Adelaide solar panel manufacturer Tindo Solar and the University of NSW hwill work together to develop a novel agriPV solar panel that blends photovoltaic (PV) energy with agricultural function.
The two organisations will build a commercially viable semi-transparent solar module that allows agricultural activities to be located beneath solar panel arrays, blending solar energy production and crop growth.
Most agriPV solutions in northern Europe and Japan rely on spacing the solar cells within the panels, so some light gets through the gaps to generate growth in plants. This is often called ‘shaded’ agriPV.
The UNSW-Tindo agriPV partnership will commercialise a technology breakthrough from the School of Photovoltaic and Renewable Energy Engineering (SPREE) at UNSW, in which some colours of the light spectrum can pass through a transparent solar panel, while other colours on the spectrum are captured by the solar cells.
This selective capture of photons allows the solar cells to generate power from a larger area of the panel, while other parts of the spectrum can hit plants beneath the panel, promoting growth.
The UNSW’s technology breakthrough is expected to generate a 20 percent higher power-conversion efficiency from the solar panel, than is achieved by the spaced ‘shaded’ technique.
UNSW Associate Professor, Ziv Hameiri said the unshaded solar panel technology generates higher power and better growth outcomes than the shaded technique.
It also aids water management, protects crops from hail and harsh sunlight, and potentially keeps the panel cooler.
Dr Hameiri said: “It allows parts of the spectrum to pass through while the rest of the spectrum is collected by the solar panel.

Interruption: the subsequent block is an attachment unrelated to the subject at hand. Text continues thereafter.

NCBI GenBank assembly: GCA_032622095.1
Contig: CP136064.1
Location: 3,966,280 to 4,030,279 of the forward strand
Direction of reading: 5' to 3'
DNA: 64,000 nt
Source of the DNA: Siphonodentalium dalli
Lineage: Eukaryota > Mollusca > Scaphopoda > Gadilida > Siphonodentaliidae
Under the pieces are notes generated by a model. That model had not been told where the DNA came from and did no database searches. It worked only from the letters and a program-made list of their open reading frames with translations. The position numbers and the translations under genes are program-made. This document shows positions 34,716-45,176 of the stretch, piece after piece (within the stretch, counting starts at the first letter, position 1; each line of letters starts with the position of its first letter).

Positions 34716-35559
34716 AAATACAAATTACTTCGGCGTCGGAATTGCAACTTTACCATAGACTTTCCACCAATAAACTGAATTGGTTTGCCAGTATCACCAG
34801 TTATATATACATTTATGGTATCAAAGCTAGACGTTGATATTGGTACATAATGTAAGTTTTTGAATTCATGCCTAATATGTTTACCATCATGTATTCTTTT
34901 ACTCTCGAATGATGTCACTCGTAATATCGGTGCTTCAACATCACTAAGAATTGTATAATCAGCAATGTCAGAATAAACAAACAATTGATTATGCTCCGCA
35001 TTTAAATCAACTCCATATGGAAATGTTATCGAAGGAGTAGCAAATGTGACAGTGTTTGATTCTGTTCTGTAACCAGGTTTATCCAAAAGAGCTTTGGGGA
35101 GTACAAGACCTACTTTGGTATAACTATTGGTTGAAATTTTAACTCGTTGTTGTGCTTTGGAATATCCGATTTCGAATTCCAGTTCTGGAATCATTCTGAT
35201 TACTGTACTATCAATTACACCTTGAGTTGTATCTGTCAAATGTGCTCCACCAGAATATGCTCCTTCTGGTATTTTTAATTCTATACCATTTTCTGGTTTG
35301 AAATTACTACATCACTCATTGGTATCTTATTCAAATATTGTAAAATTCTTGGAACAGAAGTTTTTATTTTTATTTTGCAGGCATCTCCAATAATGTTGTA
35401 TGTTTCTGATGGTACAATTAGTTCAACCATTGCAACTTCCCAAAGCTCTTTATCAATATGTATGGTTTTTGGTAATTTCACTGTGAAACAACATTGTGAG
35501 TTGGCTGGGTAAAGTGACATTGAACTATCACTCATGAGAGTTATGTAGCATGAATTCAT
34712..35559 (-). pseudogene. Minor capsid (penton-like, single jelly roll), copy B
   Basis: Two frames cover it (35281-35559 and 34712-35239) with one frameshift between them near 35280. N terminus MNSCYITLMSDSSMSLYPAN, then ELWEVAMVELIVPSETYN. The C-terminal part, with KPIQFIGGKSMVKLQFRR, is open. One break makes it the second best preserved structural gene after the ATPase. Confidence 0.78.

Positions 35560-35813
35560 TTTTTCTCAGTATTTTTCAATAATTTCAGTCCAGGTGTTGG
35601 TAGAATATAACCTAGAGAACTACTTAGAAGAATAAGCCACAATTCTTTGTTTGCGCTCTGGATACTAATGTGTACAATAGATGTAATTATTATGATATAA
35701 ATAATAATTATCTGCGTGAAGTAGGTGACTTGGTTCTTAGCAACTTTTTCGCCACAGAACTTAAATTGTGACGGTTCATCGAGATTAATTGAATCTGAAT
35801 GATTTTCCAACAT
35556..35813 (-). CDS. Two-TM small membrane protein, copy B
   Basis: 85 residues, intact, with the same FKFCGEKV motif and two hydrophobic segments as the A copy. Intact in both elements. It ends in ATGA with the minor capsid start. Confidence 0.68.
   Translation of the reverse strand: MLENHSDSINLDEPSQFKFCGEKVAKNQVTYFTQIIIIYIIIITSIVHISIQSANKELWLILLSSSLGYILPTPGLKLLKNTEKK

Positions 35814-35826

“This helps us to improve both the agriculture and energy aspects of the system in a ground-mounted field setting and also allows for greenhouses to be constructed from the panels.”
Dr Hameiri said the project had been driven by a team of undergraduate and PhD students, as well as post-doctoral researchers – especially Ms Rosie Pelosi – from the AC/DC Research Group at SPREE (pictured).
He said the technology was at a stage where it could be engineered into a commercially viable format.
“We’re lucky to have a high-quality solar panel manufacturer in Australia, who is keen to partner in developing this product.
“There is a massive demand for an unshaded agriPV solar panel, not only in Australia but all over the world. Having Tindo as a partner allows tuning the system to the needs of the Australian farmers, aiming to address both the food and energy challenges.”
CEO of Tindo Solar Shayne Jaenisch said the company was enthused about working with UNSW on the agriPV panel, at the manufacturer’s $11 million innovation and manufacturing facility in the north of Adelaide.
Picture: Tindo SolarUNSW